Roanoke, ‘Jordan’ [Exclusive Premiere]
Folk / Americana band Roanoke are premiering their new song "Jordan" exclusively for The Boot readers.
Florida native Joey Beesley and Michigan native Taylor Dupuis lead Roanoke, which also includes Zach Nowak (mandolin and vocals), Kyle Breese (drums, banjo and harmonica) and Jo Cleary (violin). Beesley and Dupuis' impeccable harmonies soar and drop throughout "Jordan," and they sing gorgeous a cappella for almost one and a half minutes at the tune's beginning. However, when the band comes in, it becomes a high-energy, infectious track.
Dupuis wrote "Jordan" after seeing Alison Krauss perform a harmonized a cappella song in Nashville.
""Jordan," after the river Jordan, is a song about the struggle that many people have with faith," the band tells The Boot. "Although it does have some biblical references, it is written with this in mind: People are always making mistakes and looking for forgiveness, and some even use religion as an escape from their past. People attach themselves to god to find something to believe in that helps them move forward, but religion isn't always the answer, and people will most likely make those same mistake again."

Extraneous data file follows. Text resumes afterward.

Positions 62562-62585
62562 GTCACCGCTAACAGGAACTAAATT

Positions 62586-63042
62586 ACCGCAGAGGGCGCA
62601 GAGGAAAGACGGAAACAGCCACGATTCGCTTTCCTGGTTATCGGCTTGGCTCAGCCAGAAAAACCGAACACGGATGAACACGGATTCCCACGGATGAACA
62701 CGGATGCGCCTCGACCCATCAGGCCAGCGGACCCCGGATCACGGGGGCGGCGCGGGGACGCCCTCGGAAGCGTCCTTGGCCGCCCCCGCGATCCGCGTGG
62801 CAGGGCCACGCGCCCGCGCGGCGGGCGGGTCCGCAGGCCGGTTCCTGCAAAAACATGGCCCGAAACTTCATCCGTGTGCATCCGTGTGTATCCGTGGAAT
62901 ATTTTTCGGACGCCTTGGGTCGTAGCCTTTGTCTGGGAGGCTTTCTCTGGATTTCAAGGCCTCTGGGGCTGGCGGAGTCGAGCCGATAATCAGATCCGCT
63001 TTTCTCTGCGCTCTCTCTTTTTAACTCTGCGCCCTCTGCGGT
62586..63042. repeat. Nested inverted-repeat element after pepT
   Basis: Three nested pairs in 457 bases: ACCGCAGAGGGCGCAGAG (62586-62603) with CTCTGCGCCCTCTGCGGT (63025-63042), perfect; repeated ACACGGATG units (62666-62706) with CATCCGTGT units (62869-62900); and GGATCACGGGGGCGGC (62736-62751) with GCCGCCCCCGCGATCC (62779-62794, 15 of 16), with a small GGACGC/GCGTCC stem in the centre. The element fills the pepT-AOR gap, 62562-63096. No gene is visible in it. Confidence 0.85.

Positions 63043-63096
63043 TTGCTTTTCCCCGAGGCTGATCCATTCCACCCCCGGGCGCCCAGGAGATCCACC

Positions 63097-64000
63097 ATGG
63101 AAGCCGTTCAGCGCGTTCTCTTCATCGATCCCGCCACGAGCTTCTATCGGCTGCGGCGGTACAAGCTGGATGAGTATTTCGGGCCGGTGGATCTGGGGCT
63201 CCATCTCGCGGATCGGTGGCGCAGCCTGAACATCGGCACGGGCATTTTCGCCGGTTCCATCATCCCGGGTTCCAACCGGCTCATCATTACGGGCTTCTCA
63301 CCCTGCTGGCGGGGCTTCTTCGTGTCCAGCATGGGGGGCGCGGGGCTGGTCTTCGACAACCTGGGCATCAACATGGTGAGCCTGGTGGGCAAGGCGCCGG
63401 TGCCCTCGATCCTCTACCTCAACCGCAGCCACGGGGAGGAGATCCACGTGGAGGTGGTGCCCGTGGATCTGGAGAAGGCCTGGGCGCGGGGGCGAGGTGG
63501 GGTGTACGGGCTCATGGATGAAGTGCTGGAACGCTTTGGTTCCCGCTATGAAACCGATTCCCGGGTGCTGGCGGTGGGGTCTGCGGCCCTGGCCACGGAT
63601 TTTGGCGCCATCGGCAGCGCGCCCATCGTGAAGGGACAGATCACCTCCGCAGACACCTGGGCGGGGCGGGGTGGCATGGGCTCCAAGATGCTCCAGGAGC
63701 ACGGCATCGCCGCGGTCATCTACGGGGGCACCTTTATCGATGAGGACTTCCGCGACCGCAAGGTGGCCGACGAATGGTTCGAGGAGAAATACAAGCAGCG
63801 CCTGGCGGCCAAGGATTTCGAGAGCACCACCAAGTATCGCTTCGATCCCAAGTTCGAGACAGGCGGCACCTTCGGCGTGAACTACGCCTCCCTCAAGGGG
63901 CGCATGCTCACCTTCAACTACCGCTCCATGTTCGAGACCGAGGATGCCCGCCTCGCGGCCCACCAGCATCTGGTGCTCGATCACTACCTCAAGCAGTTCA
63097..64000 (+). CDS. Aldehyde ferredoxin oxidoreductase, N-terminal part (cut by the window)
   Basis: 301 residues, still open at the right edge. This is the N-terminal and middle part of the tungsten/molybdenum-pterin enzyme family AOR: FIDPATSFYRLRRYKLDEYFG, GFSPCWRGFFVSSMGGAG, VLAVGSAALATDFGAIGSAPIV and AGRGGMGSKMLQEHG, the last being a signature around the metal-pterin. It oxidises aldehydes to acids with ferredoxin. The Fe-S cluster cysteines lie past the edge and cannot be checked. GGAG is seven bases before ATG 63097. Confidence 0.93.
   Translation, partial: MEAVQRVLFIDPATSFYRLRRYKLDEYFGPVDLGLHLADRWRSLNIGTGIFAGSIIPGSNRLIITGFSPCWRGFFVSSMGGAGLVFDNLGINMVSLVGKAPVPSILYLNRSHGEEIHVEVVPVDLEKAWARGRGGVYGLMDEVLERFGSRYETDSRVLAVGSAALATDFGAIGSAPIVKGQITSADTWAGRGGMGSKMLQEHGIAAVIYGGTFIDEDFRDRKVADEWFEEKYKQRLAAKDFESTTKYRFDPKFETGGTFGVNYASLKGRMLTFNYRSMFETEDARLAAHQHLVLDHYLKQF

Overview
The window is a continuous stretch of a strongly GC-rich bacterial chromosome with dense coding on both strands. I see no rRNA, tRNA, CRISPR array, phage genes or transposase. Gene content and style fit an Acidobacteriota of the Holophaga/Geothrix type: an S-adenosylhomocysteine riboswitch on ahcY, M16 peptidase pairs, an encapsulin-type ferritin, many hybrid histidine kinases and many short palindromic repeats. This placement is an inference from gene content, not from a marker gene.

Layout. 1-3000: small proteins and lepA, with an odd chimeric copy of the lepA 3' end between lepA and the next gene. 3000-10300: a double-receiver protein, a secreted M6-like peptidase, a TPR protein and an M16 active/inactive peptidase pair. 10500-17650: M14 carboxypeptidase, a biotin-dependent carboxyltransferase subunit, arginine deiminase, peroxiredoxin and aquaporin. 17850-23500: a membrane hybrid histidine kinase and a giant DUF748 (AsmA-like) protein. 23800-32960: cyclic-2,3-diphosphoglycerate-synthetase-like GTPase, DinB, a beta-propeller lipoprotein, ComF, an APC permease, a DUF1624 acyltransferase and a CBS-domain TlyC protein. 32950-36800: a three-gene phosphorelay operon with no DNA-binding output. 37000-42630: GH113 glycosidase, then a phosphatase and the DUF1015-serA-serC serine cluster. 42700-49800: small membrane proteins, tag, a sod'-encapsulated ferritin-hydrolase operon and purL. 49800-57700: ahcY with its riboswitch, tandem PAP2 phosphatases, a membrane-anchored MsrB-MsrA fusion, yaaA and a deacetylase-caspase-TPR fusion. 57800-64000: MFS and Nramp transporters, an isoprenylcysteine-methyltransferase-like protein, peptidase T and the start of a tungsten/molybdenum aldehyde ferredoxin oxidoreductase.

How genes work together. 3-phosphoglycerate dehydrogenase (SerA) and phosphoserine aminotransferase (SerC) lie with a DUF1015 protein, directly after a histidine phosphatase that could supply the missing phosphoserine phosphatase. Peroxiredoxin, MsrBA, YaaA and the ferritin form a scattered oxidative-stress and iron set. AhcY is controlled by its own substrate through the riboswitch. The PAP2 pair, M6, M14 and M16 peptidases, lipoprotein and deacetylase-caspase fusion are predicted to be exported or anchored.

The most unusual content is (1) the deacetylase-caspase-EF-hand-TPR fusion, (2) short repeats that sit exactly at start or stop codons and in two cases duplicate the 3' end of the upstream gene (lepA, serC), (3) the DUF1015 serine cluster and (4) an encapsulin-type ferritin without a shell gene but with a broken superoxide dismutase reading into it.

In particular, Roanoke call out the lines "I've been to the river / Watched those sinners pray / I have been forgiven / But still I've lost my way."
"That line was written because so many people latch on to religion and think that they are above others because they 'found god,'" Roanoke explain, "[when] in reality, they are still sinning, they are still the same people ..."
In the song's chorus, Roanoke earnestly sing, "Jordan, won't you save me? / I'm barely holding on / Jordan, can't you hear me? / Take my faith, and bring me home."
"Jordan" is a song with enough honesty to make an impact; the vocals, arrangement, lyrics and melody come together in a way that will make fans want to listen again and again. Press play below to hear it.
Roanoke will release their self-titled debut album on May 13. "Jordan" is available now via iTunes.
Listen to Roanoke, "Jordan":
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